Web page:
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    Thanks for the quick response, Willie X, but you aren’t suggesting the procedures you outlined are a suitable first venture in clock repair for someone like me who has neither experience nor training, are you? I’m just asking whether having a clock guy do the job would be more expensive than buying the available but non-polished Hermle replacement movement.
     
  4. POWERSTROKE

    POWERSTROKE Registered User

    Jan 11, 2011
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    I think he’s saying that you could probably do it if you really wanted to and read up on it. That’s my interpretation. Not sure how mechanical you are, but I’d have to agree if you read a little bit on here, you could most probably do it yourself.
     
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  5. Willie X

    Willie X Registered User

    Feb 9, 2008
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    Stick,

    8th line,."after some studying", should have been closer to the top.

    The springs are small and can be handled by hand and you really aren't doing that much actual work. Nothing is being replaced or repaired, with no real disassembly, except for the easily removable spring barrels.

    If you aren't comfortable doing this, take it to a local clock repair person to do it.

    I can't think of any good reason to trash a NOS movement.

    Willie X
     
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  6. shutterbug

    shutterbug Moderator
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    Oct 19, 2005
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    But to answer your question, the repair would be comparable to a new movement in price. Possibly even a bit less. Call around to your local repair shops for estimates.
    A better chance of getting a reliable repairman is with your local NAWCC Chapter. Find it by clicking HERE.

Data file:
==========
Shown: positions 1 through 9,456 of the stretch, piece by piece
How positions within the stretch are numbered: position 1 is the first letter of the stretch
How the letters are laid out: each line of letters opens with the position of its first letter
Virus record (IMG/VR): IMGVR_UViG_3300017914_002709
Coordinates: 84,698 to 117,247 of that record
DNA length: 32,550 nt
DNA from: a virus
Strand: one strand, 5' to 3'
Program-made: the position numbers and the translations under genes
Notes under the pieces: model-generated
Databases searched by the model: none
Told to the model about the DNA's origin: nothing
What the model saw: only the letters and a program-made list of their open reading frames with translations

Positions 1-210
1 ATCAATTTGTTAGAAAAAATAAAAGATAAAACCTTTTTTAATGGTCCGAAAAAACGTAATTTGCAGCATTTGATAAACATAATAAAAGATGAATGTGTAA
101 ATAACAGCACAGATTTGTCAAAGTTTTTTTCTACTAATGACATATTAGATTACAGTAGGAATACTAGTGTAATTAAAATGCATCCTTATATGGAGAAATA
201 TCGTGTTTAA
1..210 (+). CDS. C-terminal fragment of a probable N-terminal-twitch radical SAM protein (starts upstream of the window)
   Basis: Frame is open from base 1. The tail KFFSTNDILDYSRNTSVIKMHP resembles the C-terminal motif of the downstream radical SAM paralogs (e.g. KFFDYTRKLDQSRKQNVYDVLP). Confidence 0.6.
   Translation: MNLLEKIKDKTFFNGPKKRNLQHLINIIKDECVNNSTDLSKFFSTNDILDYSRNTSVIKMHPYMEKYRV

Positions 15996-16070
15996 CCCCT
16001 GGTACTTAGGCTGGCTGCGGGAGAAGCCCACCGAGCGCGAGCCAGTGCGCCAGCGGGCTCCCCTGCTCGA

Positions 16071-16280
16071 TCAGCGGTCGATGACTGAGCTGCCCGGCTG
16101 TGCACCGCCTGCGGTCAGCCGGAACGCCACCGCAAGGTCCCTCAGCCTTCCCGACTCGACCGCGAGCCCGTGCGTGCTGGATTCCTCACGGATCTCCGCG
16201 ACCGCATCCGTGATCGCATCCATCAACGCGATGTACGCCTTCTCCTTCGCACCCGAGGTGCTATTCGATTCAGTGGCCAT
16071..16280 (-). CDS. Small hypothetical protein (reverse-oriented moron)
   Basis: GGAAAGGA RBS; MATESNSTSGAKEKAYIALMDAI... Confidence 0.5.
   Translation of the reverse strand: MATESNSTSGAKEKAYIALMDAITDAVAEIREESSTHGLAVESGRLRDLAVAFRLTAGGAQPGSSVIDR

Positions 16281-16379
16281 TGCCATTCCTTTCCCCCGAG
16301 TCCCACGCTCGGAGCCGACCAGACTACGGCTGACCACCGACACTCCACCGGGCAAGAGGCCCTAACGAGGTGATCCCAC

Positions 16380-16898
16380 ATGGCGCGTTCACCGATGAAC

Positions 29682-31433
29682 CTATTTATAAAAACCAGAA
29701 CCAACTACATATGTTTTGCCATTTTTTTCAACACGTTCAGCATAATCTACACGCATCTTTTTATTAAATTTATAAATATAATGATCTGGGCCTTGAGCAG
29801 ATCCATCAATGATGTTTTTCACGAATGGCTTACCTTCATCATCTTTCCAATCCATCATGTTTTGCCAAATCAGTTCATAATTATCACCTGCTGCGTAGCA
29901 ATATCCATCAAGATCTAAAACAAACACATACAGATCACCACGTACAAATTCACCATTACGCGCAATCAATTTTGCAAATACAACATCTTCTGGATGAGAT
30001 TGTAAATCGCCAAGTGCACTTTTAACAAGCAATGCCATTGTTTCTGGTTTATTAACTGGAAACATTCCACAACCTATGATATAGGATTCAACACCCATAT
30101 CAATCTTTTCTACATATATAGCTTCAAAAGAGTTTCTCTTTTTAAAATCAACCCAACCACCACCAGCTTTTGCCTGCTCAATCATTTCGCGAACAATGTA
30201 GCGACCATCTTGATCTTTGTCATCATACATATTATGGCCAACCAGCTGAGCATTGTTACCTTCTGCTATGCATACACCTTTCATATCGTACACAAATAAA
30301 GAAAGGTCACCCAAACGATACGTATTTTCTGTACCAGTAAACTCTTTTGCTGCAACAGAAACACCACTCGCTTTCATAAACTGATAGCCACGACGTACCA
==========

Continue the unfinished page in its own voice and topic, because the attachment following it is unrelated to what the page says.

7. Stickler

    Stickler Registered User

    Nov 2, 2017
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    Thank you Willie and Powestroke. I might very well decide to tackle the job myself, although I would practice on an old movement first. Of course, if there is not that much actual work, with nothing being repaired or no real disassembly required, then a repair guy shouldn’t charge very much, right?
     
  8. shutterbug

    shutterbug Moderator
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    A repairman will not offer you that option. He'll do a complete service of the movement, replacing any worn parts or repairing them so when you get the movement back it will be reliable for many years. What was suggested above is a way to perhaps get a few more months of use from the clock. It might work, and might not. I do not believe your issue comes from the springs. It's more likely that the movement is on the brink of stopping completely because of wear in the plates.
     
  9. Uhralt

    Uhralt Registered User
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    Sep 4, 2008
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    My understanding is that this movement is new old stock and has only recently been used. It had been stored new for 28 years. So there shouldn't be any noticeable wear. All it needs is cleaning and oiling.

    Uhralt
     
  10. shutterbug

    shutterbug Moderator
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    Thanks, Uhralt. Senior moment ;)
    However, if it were coming to my shop it would be disassembled and cleaned, inspected and re-assembled, because when it leaves the shop it has my reputation going with it. The OP is probably better off doing what was suggested himself in this case.